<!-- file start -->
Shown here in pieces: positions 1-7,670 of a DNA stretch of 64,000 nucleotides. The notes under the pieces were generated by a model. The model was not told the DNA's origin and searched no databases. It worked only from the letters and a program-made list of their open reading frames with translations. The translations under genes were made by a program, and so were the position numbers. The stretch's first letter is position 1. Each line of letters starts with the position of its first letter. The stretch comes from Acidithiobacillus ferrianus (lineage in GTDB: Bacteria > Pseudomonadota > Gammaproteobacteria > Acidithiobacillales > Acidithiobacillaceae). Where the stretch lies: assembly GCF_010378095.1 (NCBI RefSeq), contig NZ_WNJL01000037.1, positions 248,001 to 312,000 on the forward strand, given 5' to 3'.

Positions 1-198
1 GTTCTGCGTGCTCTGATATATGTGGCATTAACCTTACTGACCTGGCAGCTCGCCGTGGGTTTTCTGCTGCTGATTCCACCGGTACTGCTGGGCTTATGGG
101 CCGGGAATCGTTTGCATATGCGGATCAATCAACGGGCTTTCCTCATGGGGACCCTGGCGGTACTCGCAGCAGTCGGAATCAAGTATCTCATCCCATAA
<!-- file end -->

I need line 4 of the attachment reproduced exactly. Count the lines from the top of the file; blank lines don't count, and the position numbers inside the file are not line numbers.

101 CCGGGAATCGTTTGCATATGCGGATCAATCAACGGGCTTTCCTCATGGGGACCCTGGCGGTACTCGCAGCAGTCGGAATCAAGTATCTCATCCCATAA